meant to restrain, retain, or check,
so that they cannot run away,
or bite or nip, or nibble hay.

A piece of hardware, shaft or rod.
I found the definition odd,
involving sizing of a band
that I did not quite understand

A cut of meat, a piece of bacon
at present in the frig, forsaken,
meant to go into some penne,
a piece or too or maybe many..

To seize, arrest, perhaps detain
some person whom you must restrain,
reach out and grab them by the collar
and listen to them yell and holler.

There are no words that rhyme with bracelet,
not even one that sounds like facelet,
and definitions, but a few,
That’s why I wrote of collars, too.

.. And now — drum roll — the grand prize winner, the winner of another copy of the Poetic Muselings’ poetry anthology, “Lifelines.”

Chris Burton.

Check out the other members of this Online Black History Month Event:

Check out my awesome fellow members of this Online Black History Month Event:

Winston Blakely, Artist/Writer— Fine Arts/Comic Book artist, having a career spanning 20 years, whose achievements have included working for Valiant Comics and Rich Buckler’s Visage Studios. He is also the creator of Little Miss Strange, the world’s first black alien sorceress and the all- genre anthology entitled – Immortal Fantasy. Both graphic albums are available at Amazon, Barnes and Nobles and other online book store outlets. Visit him: http://blakelyworks.blogspot.com/
or http://blakelyworkstudio.weebly.com/

L. M. Davis, Author–began her love affair with fantasy in the second grade. Her first novel, Interlopers: A Shifters Novel, was released in 2010, and the follow-up Posers: A Shifters Novel will be released this spring. For more information visit her blog http://shiftersseries.wordpress.com/ or her website http://www.shiftersnovelseries.com.
Milton Davis, Author – Milton Davis is owner/publisher of MVmedia, LLC . As an author he specializes in science fiction and fantasy and is the author of Meji Book One, Meji Book Two and Changa’s Safari. Visit him: www.mvmediaatl.com and www.wagadu.ning.com.


Ja Ja (DjaDja) N Medjay , Author
—DjaDja Medjay is the author of The Renpet Sci-Fi Series. Shiatsu Practitioner. Holistic AfroFuturistic Rising in Excellence. Transmissions from The Future Earth can be found at: www.renpetscifi.com or on Facebook – http://www.facebook.com/RenpetSciFiNovel or on Twitter – https://twitter.com/#!/Khonsugo .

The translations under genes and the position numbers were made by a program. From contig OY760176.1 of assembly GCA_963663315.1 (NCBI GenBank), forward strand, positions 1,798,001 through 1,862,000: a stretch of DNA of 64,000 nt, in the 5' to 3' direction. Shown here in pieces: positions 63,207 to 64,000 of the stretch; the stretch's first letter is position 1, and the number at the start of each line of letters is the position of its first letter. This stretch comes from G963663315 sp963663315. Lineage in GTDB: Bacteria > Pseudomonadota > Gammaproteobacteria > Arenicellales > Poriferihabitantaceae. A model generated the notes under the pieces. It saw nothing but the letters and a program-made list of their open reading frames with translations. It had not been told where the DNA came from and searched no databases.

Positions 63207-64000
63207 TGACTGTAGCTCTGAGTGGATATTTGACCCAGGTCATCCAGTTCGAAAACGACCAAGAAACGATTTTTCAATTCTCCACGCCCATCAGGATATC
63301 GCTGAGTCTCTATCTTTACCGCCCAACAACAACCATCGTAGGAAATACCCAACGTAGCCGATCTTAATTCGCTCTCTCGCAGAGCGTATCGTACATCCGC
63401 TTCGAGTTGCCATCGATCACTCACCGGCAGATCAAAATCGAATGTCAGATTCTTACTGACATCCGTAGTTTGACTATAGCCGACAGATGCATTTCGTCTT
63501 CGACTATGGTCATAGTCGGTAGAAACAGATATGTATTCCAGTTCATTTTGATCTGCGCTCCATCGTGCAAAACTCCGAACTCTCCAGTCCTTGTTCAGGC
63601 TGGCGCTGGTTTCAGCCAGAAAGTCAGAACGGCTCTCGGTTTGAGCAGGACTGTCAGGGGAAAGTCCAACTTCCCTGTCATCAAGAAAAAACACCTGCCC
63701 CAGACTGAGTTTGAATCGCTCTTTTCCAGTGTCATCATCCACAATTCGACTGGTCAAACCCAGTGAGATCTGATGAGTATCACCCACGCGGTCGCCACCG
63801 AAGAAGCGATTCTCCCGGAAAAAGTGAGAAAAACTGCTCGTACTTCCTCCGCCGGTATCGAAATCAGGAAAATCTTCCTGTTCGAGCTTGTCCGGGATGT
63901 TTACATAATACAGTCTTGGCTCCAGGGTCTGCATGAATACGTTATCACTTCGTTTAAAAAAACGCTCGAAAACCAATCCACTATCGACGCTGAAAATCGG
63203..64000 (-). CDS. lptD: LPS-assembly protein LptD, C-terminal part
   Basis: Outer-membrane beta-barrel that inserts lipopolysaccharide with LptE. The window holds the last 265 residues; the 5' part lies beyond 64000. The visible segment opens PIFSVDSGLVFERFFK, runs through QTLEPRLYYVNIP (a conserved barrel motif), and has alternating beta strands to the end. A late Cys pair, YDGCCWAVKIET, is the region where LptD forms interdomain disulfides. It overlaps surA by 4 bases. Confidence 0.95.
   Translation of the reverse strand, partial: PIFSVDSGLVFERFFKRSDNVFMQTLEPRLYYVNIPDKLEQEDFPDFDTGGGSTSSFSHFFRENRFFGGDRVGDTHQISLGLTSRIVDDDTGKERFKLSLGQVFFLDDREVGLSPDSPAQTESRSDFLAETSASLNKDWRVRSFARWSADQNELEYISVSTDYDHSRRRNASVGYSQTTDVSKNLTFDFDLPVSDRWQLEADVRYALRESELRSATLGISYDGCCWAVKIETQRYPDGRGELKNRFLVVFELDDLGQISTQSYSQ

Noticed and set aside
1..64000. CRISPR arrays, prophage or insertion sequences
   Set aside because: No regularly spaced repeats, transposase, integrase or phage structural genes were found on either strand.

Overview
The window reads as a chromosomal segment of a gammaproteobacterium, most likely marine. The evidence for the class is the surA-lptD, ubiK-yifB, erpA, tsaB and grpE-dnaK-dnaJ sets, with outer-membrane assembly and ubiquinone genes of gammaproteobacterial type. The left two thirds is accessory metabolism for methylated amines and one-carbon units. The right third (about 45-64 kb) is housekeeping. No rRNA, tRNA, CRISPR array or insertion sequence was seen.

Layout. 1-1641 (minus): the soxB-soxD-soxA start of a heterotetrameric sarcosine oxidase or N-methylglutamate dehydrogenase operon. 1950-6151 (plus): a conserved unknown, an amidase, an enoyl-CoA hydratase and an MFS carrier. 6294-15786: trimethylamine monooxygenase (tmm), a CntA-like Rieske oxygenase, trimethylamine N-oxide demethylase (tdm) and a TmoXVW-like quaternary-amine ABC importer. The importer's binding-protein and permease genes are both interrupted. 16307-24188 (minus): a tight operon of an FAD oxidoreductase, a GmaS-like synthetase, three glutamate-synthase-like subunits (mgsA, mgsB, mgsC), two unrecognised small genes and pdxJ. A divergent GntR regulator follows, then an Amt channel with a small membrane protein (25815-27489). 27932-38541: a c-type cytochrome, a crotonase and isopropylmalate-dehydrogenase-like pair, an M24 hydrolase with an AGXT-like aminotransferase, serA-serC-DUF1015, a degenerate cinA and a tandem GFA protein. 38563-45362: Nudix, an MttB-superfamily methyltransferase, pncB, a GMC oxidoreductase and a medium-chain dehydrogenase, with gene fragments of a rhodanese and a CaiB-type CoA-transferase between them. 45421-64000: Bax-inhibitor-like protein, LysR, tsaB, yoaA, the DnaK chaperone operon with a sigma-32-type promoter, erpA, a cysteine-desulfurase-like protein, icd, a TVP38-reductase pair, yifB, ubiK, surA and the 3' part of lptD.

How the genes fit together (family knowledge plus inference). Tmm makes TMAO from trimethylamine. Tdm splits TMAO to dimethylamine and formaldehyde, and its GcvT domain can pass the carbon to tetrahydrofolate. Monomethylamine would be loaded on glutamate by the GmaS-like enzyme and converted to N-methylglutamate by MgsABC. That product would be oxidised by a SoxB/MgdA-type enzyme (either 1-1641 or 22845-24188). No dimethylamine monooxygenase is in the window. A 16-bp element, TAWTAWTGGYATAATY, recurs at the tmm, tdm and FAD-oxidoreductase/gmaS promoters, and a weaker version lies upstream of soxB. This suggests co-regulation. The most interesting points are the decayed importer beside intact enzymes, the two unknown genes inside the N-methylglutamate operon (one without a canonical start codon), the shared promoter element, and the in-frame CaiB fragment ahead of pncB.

Margaret Fieland, Author— lives and writes in the suburbs west of Boston, MA
with her partner and five dogs. She is one of the Poetic Muselings. Their poetry anthology, Lifelines http://tinyurl.com/LifelinesPoetry/ is available from Amazon.com Her book, “Relocated,” will be available from MuseItUp Publishing in July, 2012. The Angry Little Boy,” will be published by 4RV publishing in early 2013. You may visit her website, http://www.margaretfieland.com.

Valjeanne Jeffers, Author — is an editor and the author of the SF/fantasy novels: Immortal, Immortal II: The Time of Legend and Immortal III: Stealer of Souls. Her fourth and fifth novels: Immortal IV: Collision of Worlds and The Switch: Clockwork will be released this spring. Visit her at: http://valjeanne.wordpress.com and http://qandvaffordableediting.blogspot.com/


Thaddeus Howze, Author-
– is a veteran of the Information Technology and Communications industry with over twenty-six years of experience. His expertise is in re-engineering IT environments using process-oriented management techniques. In English, that means he studies the needs of his clients and configures their offices to optimize the use of information technology in their environment. Visit him: http://ebonstorm.wordpress.com or http://ebonstorm.weebly.com

Alicia McCalla, Author—writes for both young adults and adults with her brand of multicultural science fiction, urban fantasy, and futurism. Her debut novel, Breaking Free will be available February 1, 2012. The Breaking Free theme song created by Asante McCalla is available for immediate download on itunes and Amazon. Visit her at: www.aliciamccalla.com


Carole McDonnell, Author
–She writes Christian, speculative fiction, and multicultural stories. Her first novel is Wind Follower. Her short fiction has appeared in many anthologies and have been collected in an ebook, Spirit Fruit: Collected Speculative Fiction. Visit Carole: http://carolemcdonnell.blogspot.com/ or http://writersofcolorblogtour.blogspot.com/

Balogun Ojetade, Author—of the bestselling “Afrikan Martial Arts: Discovering the Warrior Within” (non-fiction), “Moses: The Chronicles of Harriet Tubman” (Steampunk) and the feature film, “A Single Link”. Visit him: http://chroniclesofharriet.wordpress.com/